Meet Kim Love, Director of Specialized Offender Services at VOADV. With 15 years of experience at the organization, Kim’s dedication and passion for her work are evident. She oversees two of VOADV’s most unique, but impactful programs that she describes as “small but mighty” – the Community Resource Center (CRC), the Family Violence Prevention Program (FVPP), as well as parole transient housing.
When an individual is released on parole, they can be going back to an entirely different world than the one they left – technology and transportation routes have changed, necessary employment skills have advanced, family may have relocated and so much more. The goal of the Community Resource Center is to help eliminate the barriers keeping these individuals from their second chance at life, and to address the factors that may have contributed to their criminal justice involvement in the first place.
“First and foremost, when a client walks through the door we’re getting them identification, helping them sign up for the Board of Social Services, Medicaid, whatever they need. We also assess any other needs they may have. If they don’t have a phone, we keep loaner phones here so they can borrow one until they get their own. We have a laundry facility on the premises. All these little barriers that you may not think of are the ones we’re trying to get rid of,” said Kim. “We also have mental health services, a social worker on staff who does counseling, we facilitate groups about different life skills – healthy relationships, healthy communication, financial literacy. It is really about helping them figure out why they are here so they can eliminate those barriers and work towards being successful and stable in their individual goals.”
Another crucial service provided by CRC is transient housing – through working with Kim and her team, clients are given access to a safe place to lay their head at night. It is impossible to work on finding employment or any next steps without an address, and the CRC helps to alleviate that stress and start their journey to reintegration.
The Family Violence Prevention Program (FVPP) focuses on intimate partner violence intervention. FVPP serves clients on an outpatient basis, conducting risk assessments and structured interviews to determine their attitudes and beliefs about healthy and unhealthy relationships. Clients receive treatment and counseling to address their behavior and learn accountability for the role they play in their partnerships.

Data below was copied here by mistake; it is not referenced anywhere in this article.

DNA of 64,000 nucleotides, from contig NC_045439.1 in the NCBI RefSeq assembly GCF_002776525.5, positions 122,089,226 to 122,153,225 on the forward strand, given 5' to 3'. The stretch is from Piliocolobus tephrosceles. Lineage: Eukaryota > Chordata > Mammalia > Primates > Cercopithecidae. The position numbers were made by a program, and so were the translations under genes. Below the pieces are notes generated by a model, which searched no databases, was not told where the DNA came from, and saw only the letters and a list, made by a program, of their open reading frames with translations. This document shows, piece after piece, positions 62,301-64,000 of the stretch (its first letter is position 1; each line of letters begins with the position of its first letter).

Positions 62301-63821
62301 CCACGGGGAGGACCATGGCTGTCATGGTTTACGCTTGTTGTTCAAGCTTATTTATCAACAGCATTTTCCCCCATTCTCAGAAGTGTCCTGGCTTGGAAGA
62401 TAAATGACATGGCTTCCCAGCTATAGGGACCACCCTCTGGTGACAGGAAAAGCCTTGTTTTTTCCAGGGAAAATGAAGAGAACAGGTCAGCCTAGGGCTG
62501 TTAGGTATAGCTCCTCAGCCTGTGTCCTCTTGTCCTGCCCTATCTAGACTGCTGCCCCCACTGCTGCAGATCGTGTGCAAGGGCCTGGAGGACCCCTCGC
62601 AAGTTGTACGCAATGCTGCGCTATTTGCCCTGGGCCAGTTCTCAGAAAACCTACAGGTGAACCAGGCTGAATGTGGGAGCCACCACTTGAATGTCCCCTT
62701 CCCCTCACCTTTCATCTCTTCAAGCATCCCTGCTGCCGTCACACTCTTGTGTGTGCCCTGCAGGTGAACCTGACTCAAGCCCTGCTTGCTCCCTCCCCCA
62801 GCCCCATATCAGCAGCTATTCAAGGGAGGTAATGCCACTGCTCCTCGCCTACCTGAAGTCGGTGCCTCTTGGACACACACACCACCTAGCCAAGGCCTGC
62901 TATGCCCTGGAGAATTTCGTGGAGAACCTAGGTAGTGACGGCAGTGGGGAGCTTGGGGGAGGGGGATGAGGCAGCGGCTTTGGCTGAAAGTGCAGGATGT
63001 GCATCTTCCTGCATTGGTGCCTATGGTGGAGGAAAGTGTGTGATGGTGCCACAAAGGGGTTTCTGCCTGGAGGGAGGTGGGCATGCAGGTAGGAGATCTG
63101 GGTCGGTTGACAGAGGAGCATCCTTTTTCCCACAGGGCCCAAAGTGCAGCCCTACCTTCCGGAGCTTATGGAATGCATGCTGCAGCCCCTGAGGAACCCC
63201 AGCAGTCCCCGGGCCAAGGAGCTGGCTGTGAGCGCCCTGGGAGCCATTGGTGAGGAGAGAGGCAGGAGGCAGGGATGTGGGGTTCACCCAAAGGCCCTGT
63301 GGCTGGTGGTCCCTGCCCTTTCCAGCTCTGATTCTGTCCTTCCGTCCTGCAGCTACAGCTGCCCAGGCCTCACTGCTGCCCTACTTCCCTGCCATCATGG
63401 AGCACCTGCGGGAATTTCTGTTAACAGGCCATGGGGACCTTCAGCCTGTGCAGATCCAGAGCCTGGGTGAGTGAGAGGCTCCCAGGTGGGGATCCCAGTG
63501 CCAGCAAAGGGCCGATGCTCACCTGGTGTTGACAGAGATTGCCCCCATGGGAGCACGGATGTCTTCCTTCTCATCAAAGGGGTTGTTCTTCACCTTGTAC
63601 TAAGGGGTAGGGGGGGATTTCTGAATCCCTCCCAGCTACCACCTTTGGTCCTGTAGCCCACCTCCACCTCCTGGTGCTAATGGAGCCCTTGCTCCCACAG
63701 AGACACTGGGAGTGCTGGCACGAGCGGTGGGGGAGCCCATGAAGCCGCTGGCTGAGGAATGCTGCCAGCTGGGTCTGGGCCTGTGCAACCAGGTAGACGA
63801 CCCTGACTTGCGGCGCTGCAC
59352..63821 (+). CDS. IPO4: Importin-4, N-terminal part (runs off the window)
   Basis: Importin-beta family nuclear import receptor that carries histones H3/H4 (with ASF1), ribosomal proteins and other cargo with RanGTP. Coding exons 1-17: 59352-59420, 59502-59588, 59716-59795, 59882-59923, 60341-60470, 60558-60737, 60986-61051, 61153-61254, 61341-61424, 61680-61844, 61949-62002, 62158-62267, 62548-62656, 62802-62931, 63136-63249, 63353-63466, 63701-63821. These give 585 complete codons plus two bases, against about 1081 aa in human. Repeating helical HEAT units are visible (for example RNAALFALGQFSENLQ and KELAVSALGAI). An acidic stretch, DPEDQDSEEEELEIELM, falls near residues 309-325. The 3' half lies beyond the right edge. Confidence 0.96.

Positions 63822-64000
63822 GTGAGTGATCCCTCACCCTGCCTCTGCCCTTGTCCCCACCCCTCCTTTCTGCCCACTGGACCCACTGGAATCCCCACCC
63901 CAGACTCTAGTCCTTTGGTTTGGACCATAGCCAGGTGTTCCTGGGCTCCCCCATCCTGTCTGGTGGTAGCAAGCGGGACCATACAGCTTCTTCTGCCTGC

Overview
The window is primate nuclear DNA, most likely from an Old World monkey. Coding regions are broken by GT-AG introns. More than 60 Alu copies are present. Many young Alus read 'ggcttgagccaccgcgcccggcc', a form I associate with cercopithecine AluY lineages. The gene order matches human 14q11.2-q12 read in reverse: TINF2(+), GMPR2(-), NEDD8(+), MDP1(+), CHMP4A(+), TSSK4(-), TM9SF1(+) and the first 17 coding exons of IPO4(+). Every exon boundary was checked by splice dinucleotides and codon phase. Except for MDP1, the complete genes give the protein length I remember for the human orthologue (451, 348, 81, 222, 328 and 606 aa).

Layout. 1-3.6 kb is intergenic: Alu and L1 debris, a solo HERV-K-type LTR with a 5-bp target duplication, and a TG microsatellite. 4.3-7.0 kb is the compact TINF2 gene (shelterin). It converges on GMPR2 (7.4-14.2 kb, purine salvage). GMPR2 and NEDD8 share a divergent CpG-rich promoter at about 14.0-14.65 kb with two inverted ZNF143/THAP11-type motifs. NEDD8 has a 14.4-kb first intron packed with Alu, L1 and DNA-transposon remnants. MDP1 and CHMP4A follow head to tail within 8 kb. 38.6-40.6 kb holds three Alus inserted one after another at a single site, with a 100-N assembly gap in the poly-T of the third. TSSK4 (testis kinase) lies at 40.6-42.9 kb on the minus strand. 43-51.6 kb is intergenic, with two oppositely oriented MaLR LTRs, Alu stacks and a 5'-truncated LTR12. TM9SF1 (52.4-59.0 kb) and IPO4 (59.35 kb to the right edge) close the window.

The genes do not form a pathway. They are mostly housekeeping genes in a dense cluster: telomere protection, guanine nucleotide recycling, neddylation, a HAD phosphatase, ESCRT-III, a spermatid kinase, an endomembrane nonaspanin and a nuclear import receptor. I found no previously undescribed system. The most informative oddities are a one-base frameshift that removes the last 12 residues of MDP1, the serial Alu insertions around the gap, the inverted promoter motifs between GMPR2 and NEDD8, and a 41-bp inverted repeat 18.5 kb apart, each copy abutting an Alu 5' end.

One of the remarkable aspects of FVPP is the recent expansion of services to broader and more diverse demographics. FVPP has served Camden County for 20 years and Burlington County for about 6 – with the addition of recent funding, Kim and her team were able to open a new office in Mercer County and expand their client base.
“We can now provide these services to anyone, which was a big goal of mine. Women, LGBTQ+, it doesn’t matter,” Kim said. “We serve every demographic and walk of life. We could have a college professor sitting next to a police officer and a client from Hope Hall in the same group.
Their new funding also allowed FVPP to hire more clinical staff and expand the services they offer. They now have the ability to keep clients after the length of the program for additional treatment – an extremely important change, as prior to this funding clients were considered successful completions, despite whether staff thought they were ready or not. FVPP is also now able to offer individual interventions, not just group sessions. These changes will make a significant impact in successfully treating perpetrators of domestic violence.
Contrary to common perceptions, serving the perpetrators is equally essential as victim services in preventing the cycle of abuse. The goal of the program is to stop the pattern of abuse to prevent victimization of future partners.
“Life is long and we know that our clients are going to enter another relationship, or even remain in their current one,” said Kim. “Our goal is to have them look at their behavior, understand why they are engaging in it and give them skills and therapy so when they leave here, they have a relapse prevention plan for how they are going to handle different situations.”
The relationship between CRC and FVPP extends beyond shared premises in Camden. Clients can be referred from CRC to FVPP, and collaboration with other VOADV programs is common. If a client needs drug and alcohol treatment, the Addiction Treatment Program is available and FVPP serves clients from any of our RCRPs or shelters. This partnership demonstrates the VOADV commitment to serving diverse individuals who may require different levels of support.
Kim is clear that at CRC and FVPP, no two days are the same and there are always new challenges to address. However, as a natural problem solver, this is her favorite part of her work. From assisting clients to staff development, pursuing accreditation and developing new housing options for clients, Kim and her team are continuously moving forward.
“We were the first batterers intervention program in the state,” said Kim. “We have a framework for how to do this and we know it works. Now we get to expand it and find way to help even more people.”